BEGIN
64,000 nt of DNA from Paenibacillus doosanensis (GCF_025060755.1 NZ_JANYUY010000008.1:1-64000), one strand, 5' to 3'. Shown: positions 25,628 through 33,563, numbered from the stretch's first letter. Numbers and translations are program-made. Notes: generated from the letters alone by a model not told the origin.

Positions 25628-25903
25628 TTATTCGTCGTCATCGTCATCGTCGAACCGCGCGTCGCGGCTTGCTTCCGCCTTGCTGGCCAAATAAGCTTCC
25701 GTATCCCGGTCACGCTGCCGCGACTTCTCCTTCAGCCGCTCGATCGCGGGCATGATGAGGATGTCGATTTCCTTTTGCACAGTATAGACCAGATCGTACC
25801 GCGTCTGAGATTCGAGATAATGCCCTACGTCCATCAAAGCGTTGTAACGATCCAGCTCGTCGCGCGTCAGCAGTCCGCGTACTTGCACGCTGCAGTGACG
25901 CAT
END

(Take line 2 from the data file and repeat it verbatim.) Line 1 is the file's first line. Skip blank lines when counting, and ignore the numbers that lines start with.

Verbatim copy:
Positions 25628-25903